Preview of open tabs

Sadly the tabs themselves can’t be reorganised any which way you like, as can be done in Firefox for example; but this being a beta we can hope that Microsoft’s lot will do yet more catch up on the open source pretender before we see the final product.

Moving past the tabs to the far right one first comes to the Home button, which not only allows you to visit the home page, but also manage it. You can have multiple tabs open as your home page which is grand if you want to pop open a few news sources alongside a search engine in the morning, though it can be a bit tiresome if you want to open a new browser window and find three or four tabs opening alongside.

The RSS button allows you to subscribe to feeds where available, and next to it is the Print button. Microsoft has thankfully fixed printing with IE7, and pages can now be shrunk to fit pages. Next is the Page button which has all the usual options like Save and View Source available (remember that the classic toolbar is missing by default.)

Finally there is the Tools button which allows you to do things like go to full screen, manage toolbars and manage internet options. Anyone who is particular about their browsing experience might want to angle their mouse in this direction first thing.

Under the hood Microsoft is promising to make vast leaps towards full CSS compatibility, and while it has not all been implemented yet the promise is that come Vista, IE7 will be a much more standards compliant browser than its predecessors.

Saying that, as our own webmaster Fredi Gross pointed out “We all agree Internet Explorer is bad for not supporting standards. Well Firefox can be quite stubborn in that respect as well. What I mostly care if I write some HTML lines is that it looks the same in all browsers. All three major browsers for us (IE, Firefox and Opera) have a different opinion about rendering the page.”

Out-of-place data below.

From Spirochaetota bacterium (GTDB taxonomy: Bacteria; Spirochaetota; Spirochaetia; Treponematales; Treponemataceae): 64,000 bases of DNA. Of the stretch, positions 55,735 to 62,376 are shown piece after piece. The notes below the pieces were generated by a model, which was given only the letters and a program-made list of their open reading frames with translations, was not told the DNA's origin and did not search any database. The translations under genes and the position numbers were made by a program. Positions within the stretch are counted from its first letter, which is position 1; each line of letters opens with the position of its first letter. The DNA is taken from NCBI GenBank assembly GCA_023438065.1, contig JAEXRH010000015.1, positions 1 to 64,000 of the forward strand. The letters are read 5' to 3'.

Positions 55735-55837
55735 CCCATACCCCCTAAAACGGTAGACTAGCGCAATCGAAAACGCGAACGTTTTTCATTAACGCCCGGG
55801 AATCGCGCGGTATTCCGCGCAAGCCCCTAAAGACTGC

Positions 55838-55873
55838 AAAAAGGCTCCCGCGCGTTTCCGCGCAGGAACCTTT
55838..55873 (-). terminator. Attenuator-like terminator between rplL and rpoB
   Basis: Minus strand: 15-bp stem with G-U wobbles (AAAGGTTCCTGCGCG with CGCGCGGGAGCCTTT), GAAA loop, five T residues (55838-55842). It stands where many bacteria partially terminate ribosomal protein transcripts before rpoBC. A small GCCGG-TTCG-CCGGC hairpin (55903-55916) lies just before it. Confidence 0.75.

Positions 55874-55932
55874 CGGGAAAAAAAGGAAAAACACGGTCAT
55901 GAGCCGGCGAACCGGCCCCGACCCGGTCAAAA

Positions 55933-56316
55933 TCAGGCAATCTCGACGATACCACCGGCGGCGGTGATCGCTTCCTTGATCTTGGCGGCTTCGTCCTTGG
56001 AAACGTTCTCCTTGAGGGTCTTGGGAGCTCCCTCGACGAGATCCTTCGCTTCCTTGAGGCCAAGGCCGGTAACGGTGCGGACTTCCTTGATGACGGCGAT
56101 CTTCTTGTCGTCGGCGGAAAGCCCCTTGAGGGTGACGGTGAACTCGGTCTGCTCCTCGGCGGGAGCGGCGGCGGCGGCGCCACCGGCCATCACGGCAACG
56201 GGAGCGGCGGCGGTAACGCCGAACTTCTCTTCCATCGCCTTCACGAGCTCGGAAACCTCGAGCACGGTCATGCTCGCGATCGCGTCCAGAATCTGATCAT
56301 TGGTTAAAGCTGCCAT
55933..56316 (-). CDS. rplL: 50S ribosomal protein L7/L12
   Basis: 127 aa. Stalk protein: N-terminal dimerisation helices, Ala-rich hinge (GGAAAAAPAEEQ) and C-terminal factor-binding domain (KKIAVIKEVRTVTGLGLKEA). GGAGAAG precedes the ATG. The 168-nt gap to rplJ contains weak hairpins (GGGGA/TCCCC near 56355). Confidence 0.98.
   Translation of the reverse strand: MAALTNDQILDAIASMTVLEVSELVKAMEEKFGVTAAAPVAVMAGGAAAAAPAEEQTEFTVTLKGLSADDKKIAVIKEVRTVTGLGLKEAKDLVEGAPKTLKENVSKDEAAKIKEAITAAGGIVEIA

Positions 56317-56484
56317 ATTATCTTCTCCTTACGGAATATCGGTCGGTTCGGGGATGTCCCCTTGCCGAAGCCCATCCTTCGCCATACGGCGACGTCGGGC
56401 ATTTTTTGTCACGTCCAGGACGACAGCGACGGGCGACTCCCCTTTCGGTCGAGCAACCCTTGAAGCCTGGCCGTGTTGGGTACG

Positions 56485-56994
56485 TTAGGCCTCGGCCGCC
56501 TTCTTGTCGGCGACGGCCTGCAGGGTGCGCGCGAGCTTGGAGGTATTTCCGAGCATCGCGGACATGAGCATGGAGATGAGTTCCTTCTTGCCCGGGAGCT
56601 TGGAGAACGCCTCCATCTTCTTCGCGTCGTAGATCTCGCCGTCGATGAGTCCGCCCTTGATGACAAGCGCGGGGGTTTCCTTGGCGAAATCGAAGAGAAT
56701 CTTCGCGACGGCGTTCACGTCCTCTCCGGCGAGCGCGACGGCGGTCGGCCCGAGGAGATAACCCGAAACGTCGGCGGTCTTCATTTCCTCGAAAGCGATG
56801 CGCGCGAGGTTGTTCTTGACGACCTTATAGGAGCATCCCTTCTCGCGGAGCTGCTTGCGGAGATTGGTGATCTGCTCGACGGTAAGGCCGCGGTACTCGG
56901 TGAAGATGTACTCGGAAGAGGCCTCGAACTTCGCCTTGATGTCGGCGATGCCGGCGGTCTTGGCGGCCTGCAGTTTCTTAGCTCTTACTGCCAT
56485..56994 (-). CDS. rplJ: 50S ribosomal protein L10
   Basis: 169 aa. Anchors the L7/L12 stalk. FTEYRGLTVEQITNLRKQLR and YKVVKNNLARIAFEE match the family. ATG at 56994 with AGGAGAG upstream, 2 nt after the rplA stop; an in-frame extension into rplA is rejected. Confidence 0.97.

It’s The Security, Stupid

The sheer amount of security holes and obvious flaws in previous versions of Internet Explorer are a major part of the reason why so many people in the know have migrated to other browsers of late. Apart from the fact that their lack of popularity (on the whole) makes other browsers less likely to suffer malicious attacks specifically aimed at them; the fact that browsers like Opera and Firefox don’t have the likes of ActiveX enabled as standard makes them inherently difficult to exploit in the old obvious ways.

Microsoft has figured this out and IE7 has ActiveX controls disabled in most scenarios. You can be prompted to activate them when they’re available, which is a much better option than clicking a link and finding your machine on a swift road to rebuild as IE allowed ActiveX controls to kick in by default.

A number of the new security features, such as Protected Mode which runs the browser in a special privileged access mode regardless of the privileges available on a machine to prevent malware from gaining admin privileges, will only be available with Windows Vista. Such functions should be a major bonus to the security of IE7 if Microsoft delivers as promised. More tangible at this stage is the Anti-Phishing filter.